Congo Cay, U.S. Virgin Islands
Congo Cay is an uninhabited island of the United States Virgin Islands, located north of Lovango Cay. It is a snorkeling spot for charter boats from Saint Thomas and Saint John. Congo Cay in the US Virgin Islands is owned by the local government. As pretty much almost all of the smaller islands, islets and cays in the USVI, Congo Cay in the US Virgin Islands is a wild life refuge. It is one of the most beautiful non inhabited cays in the Virgin Islands and a nesting habitat for pelicans.
Wildlife Sanctuaries USVI documents Congo Cay as a nesting habitat for pelicans. According to Wild Life Sanctuaries and other Protected Areas in the US Virgin Islands, that with the exception of some tern species, most seabirds nest at the same colony year after year, and rarely form new colonies. So it begs the question, is it incredibly important for the islands food chain well being that these places remain undisturbed? Where else can the birds go?
Although boat owners take particular notice to their large droppings, unfortunately, the pelican population does not seem to be extensive. The nearby surrounding islands of Lovango and Carvel Rock along with Congo Cay make for a stunning visual drive through by boat. The RocknRolla St John Boat Charters owner and operator has been around for almost two decades and never tires of the drive through between Congo Cay, Lovango, and Carvel Rock. “I have been to many places in the world and for the last last two decades, I appreciate cruising though here every time”. RocknRolla St John USVI BVI Boat Charters Captain and owner.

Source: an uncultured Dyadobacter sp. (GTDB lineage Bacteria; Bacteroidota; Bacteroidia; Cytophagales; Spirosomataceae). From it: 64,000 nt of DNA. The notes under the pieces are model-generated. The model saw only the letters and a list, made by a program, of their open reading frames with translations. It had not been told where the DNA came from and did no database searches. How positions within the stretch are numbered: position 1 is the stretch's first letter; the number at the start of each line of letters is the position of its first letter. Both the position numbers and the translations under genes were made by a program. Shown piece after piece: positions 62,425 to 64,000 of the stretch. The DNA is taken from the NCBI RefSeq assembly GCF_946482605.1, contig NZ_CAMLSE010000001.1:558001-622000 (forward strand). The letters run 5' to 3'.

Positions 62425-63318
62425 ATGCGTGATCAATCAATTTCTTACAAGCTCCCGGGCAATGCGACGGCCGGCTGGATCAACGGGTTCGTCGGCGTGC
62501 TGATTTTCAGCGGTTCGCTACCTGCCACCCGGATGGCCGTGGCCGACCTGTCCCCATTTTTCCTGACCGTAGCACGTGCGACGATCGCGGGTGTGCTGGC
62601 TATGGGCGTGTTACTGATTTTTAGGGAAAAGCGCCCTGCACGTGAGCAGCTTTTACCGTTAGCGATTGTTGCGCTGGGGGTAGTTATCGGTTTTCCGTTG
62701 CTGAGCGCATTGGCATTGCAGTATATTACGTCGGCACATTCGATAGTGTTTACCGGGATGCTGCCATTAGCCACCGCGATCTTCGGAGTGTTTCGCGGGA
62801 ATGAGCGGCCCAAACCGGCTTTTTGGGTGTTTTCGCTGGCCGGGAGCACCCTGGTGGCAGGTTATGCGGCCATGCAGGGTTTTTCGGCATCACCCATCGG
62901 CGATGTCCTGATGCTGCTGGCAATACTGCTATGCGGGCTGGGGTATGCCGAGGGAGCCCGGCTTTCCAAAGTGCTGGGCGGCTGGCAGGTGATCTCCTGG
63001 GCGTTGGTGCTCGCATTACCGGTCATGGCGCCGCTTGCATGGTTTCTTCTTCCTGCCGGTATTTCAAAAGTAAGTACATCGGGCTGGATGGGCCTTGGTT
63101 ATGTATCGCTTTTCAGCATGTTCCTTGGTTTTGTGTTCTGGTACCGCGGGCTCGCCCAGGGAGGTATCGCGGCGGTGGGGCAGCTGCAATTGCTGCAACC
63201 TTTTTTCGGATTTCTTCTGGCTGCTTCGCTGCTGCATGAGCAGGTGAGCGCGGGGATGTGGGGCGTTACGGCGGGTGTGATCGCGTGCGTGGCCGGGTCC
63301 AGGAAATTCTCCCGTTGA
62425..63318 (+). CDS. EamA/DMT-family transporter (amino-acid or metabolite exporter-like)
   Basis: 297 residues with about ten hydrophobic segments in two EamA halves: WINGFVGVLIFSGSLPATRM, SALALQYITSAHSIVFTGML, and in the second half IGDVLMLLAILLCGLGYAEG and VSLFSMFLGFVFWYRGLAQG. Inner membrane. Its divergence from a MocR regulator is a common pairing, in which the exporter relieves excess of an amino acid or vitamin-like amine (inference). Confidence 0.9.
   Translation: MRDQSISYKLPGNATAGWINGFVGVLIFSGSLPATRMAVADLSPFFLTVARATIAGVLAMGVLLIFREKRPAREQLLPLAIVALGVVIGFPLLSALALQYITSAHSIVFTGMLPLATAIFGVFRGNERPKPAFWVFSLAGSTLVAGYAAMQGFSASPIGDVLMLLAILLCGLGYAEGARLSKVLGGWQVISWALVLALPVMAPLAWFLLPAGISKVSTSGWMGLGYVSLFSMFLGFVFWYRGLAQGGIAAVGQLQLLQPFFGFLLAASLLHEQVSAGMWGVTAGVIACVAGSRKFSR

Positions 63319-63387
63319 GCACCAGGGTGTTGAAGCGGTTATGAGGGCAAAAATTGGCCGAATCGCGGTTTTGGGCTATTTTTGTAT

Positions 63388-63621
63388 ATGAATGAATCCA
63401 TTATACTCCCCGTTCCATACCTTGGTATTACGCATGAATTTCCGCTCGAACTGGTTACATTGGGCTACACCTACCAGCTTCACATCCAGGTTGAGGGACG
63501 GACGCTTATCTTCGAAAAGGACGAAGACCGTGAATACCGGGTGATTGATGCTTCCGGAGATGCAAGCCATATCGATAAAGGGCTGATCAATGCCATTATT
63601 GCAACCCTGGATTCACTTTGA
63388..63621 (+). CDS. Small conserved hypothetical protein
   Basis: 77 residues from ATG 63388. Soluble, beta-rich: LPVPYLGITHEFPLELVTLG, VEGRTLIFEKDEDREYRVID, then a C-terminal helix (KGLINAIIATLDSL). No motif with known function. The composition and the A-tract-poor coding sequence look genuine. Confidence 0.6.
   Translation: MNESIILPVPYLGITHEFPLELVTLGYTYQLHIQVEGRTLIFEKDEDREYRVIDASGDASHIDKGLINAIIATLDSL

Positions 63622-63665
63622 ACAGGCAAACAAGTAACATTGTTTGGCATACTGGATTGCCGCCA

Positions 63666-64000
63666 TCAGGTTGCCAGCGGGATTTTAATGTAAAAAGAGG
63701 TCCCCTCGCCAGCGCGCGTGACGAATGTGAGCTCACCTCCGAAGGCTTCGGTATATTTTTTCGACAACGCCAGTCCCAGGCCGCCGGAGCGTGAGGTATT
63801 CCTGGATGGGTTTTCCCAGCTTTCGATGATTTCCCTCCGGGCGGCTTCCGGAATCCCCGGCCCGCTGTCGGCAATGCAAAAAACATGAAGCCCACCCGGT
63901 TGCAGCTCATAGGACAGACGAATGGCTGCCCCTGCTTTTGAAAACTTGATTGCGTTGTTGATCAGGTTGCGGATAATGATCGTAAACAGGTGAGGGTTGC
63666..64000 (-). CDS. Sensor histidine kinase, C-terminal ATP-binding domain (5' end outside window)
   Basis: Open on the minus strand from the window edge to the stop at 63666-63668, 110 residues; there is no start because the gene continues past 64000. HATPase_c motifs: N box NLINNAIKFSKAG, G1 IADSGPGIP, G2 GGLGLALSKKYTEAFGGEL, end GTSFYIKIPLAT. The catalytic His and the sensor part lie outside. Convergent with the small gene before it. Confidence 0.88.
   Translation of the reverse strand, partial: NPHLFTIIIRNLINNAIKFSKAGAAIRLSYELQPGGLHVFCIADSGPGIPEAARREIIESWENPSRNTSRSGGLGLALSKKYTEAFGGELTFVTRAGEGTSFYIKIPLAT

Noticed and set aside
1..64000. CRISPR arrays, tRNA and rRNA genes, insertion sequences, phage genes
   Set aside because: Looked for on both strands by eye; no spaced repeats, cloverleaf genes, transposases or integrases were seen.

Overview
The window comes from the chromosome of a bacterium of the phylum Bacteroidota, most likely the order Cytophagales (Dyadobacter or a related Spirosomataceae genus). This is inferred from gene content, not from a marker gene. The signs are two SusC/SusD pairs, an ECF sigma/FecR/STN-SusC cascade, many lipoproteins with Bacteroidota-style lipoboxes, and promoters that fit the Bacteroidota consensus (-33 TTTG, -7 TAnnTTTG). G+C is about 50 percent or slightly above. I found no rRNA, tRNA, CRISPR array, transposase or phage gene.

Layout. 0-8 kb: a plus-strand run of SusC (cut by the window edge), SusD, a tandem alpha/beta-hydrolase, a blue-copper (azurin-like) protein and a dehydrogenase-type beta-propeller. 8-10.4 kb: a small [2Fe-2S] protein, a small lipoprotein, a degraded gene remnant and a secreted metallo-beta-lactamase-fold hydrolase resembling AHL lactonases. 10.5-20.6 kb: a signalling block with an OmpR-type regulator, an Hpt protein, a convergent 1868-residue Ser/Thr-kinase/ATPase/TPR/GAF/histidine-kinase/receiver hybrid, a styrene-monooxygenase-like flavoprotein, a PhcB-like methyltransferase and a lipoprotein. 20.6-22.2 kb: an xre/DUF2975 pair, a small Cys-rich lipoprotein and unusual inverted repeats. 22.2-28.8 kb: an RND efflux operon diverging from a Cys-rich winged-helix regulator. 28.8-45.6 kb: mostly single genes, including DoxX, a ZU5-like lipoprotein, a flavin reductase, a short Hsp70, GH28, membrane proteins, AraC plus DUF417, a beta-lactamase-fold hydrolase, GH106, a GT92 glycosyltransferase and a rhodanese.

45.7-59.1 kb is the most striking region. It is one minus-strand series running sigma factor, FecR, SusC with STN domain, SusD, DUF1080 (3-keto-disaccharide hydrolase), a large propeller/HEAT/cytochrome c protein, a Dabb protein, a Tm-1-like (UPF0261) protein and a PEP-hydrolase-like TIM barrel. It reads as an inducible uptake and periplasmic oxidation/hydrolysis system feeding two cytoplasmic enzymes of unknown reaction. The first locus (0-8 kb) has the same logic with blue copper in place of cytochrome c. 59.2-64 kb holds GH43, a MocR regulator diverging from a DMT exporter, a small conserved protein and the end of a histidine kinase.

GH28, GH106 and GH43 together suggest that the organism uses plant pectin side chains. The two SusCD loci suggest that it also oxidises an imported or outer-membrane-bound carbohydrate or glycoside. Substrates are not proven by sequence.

The Government of the US Virgin islands has been catching up with sustainable travel and slowly addressing it. One major USVI law prohibits the use of non reef safe sunscreen. Although one of the highest regulatory standards has been set, it is not directly enforced. 
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